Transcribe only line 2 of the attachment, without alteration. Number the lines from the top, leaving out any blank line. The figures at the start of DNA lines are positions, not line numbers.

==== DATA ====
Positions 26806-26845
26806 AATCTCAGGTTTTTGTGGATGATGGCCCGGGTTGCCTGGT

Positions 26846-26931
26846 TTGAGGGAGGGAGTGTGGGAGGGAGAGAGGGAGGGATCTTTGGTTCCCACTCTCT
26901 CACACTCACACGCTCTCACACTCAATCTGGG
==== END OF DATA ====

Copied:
26806 AATCTCAGGTTTTTGTGGATGATGGCCCGGGTTGCCTGGT